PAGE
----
Traveling abroad for a festival can be a daunting task, but also be a rewarding one. We recently went to the land of the rising sun for the first annual Electric Daisy Carnival Japan April 29-30 at ZOZO Marine Stadium, which attracted 84,000 fans during Japan’s Golden Holiday Week. Insomniac brought three of its signature stages we all know and love, hundreds of costumed performers, and the roaming Boombox Art Car, plus headliners from across the globe. EDC is gaining much regard as this festival expands its roots in various countries and we were ecstatic for the opportunity to take a journey across the Pacific Ocean.
Per usual, the stages were awe inspiring and spread out perfectly throughout the venue to prevent overcrowding. The kineticCATHEDRAL stage drew massive crowds inside the baseball stadium and was a delight to see as it was a piece of EDC nostalgia from a few years prior. Just a few steps away from the main stage was the circuitGROUNDS stage sitting on the beach with views of glistening blue water of Tokyo Bay. Trust us when we say this was the BEST location anyone could ask for. Lastly, the neonGARDEN stage transported guests into an underground club with fun decor, lasers, and plenty of groovy vibes.
In comparison to larger festivals here in the states, there were some notable differences in overall experience and culture one may not (or may) expect. Long, painstaking lines to get in? Non-existent! One can attest to variations in attendance numbers, but it was apparent that Japan has their system down. It seems that drugs and paraphernalia are not as largely targeted at events in Japan versus America. Upon entry, security did not pat us down, nor did we have to take off shoes, or go through any crazy processes. They searched bags, checked IDs, and everyone was able to enter rather quickly. Call that a win for the day!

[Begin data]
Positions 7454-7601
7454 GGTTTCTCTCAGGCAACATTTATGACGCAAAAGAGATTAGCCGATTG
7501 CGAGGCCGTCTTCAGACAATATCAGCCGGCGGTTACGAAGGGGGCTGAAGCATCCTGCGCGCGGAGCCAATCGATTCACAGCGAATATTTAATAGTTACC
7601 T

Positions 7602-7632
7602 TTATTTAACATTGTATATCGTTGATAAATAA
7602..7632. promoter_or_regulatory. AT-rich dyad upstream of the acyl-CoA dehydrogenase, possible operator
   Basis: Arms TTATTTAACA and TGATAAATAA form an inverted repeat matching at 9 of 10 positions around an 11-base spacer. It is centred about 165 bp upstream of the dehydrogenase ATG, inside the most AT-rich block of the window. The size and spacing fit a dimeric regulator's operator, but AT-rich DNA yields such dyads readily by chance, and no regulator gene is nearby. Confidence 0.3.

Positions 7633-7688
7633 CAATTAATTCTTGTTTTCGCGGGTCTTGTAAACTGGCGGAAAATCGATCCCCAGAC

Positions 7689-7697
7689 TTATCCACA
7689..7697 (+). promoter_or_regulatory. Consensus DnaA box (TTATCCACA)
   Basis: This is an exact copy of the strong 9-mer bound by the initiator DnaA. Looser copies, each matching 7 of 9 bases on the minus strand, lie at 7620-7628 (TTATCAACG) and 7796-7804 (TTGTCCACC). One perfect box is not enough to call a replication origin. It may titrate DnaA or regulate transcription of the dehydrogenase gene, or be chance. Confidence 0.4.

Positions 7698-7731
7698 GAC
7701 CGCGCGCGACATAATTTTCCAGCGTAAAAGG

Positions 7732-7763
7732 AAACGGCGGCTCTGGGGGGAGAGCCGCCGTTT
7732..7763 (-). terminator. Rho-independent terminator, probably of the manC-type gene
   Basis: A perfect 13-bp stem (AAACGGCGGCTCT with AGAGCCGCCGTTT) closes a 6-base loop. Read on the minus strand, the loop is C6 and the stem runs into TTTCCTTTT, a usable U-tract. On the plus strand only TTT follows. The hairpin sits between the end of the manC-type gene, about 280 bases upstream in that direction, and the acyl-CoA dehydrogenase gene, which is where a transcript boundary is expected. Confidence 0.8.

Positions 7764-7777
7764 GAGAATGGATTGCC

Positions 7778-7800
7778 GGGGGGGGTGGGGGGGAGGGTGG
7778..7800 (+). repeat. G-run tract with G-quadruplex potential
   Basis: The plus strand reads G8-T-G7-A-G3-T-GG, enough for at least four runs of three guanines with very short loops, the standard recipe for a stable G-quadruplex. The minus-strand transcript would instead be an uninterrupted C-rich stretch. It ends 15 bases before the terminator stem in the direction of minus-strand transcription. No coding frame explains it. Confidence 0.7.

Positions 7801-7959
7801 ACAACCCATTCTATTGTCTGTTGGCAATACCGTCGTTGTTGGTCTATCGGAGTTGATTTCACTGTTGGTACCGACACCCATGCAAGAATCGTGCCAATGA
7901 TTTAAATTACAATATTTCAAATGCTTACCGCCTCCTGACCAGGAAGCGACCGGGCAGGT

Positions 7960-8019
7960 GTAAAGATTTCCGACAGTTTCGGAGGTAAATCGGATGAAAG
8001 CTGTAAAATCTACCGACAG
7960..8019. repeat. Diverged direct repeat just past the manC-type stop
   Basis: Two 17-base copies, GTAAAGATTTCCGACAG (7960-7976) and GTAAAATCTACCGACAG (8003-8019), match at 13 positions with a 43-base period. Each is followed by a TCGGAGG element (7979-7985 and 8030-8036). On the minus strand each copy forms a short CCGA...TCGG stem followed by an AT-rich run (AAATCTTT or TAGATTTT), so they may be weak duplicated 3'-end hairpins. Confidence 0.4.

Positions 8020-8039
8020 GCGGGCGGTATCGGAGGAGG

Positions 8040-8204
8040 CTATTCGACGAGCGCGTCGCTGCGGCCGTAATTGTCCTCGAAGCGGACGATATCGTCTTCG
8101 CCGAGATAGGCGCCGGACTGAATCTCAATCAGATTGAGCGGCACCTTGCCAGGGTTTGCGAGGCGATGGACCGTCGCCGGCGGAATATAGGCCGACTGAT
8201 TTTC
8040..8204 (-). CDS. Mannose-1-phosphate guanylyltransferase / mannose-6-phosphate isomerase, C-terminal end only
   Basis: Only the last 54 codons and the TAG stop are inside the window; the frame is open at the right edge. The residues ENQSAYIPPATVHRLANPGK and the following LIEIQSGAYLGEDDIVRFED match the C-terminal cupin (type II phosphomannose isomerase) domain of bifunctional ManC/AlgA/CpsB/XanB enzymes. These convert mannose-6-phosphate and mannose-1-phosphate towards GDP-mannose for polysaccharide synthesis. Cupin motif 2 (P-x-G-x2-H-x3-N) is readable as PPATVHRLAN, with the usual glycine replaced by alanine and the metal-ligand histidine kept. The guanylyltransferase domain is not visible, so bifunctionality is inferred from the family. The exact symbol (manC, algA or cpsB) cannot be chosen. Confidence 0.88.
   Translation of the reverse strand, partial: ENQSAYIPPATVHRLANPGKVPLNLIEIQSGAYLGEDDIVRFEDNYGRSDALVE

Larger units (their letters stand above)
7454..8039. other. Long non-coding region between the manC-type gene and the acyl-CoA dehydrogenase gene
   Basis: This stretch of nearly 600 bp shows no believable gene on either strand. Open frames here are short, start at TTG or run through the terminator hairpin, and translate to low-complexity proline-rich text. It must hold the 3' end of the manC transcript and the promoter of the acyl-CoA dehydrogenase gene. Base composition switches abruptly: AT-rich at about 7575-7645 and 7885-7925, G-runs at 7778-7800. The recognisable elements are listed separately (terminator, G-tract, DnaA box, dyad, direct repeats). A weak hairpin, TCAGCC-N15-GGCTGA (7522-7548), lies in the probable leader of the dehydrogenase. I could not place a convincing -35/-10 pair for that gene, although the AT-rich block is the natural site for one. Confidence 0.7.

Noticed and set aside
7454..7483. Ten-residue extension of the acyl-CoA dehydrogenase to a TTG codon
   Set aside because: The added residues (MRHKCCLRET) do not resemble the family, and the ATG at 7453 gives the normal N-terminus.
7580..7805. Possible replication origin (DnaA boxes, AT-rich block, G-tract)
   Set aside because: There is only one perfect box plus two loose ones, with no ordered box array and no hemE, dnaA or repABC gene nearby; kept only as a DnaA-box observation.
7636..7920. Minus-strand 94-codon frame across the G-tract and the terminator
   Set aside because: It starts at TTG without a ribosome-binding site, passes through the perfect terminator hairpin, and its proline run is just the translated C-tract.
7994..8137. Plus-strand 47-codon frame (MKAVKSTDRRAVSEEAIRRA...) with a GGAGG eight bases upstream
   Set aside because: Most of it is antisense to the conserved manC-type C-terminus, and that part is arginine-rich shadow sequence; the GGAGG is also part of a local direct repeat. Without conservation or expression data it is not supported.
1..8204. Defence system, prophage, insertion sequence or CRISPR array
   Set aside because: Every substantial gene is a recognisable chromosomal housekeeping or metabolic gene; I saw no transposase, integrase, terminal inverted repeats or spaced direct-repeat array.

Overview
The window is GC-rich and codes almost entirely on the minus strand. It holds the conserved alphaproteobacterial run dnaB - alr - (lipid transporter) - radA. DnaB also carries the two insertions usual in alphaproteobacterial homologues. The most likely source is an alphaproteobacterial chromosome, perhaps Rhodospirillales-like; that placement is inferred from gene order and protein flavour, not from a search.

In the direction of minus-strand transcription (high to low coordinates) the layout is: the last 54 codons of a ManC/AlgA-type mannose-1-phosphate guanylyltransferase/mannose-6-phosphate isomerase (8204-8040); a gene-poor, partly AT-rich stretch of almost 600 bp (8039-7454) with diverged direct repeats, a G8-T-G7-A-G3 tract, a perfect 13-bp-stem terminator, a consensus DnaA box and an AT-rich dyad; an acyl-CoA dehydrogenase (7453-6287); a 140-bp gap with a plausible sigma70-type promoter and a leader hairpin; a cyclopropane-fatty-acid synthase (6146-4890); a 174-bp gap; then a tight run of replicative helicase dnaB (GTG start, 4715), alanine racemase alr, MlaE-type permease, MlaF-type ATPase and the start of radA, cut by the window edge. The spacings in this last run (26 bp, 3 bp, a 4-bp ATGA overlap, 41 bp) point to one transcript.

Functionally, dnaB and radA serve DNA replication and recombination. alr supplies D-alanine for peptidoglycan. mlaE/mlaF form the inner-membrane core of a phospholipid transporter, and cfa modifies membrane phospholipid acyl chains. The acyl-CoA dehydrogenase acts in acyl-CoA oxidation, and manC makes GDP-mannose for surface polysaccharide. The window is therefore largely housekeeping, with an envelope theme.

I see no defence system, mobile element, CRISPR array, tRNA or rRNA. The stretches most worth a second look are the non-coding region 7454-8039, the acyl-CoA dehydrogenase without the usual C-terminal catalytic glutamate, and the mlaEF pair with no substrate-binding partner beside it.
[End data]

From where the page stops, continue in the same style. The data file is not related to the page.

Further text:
It was also nice that there were two different entry points; one for single day passes and VIP, and another for two day passes which kept a lot of lines at bay. Another noticeable difference is the amount of overall good vibes and positivity. Now, we aren’t saying that this isn’t a common occurrence at North American festivals, and of course everyone’s experiences are different. However, while being observant, it was apparent that most everyone was extremely respectful of one another. Japanese culture as a whole generally exudes this type of aura and it was nice to see. Plus, there were honestly just a lot of smiling faces and excitement among the crowd. What’s not to enjoy!?
Finally, we soon understood that Japan has very strict laws and enforcement around drugs and alcohol, but this doesn’t mean they are non-trusting of their citizens. For example, before entering the venue one was able to drink alcohol in the park area openly without cause for alarm. Staff were everywhere to oversee safety of their patrons. Plus, a dedicated garbage and recycling crew ensured clean and well-cared for areas. This was visible both inside and outside the venue.
Wading through seas of empty water bottles and waste was absent, and we didn’t see or hear of anything chaotic. In fact, every medic tent we passed was virtually empty. It is with belief that the overall environment was a positive one and that headliners were having a fantastic time. These positive elements of EDC Japan cause us to think about how we treat event space in our festival culture. Keep these things in mind as you go to your next festival. Remember to be conscious of yourself, your safety, and the waste you produce; leave every event as if you were never there.
We observed many other memorable moments about the festival as well, and here are some of our honorable mentions . . .
- Japanese street food vendors: yum! Also, they are not overly expensive.
- Beer & alcohol inside the venue was slightly cheaper than most US venues
- Official EDC Merchandise only had one location, and it sold out FAST!
- Good amount of seating, including tables, smoking areas, grass, and beach front to chill out on.
Needless to say we had a great time and would certainly return. Have you traveled internationally for a festival? What have been your experiences? Share your responses in the comments!
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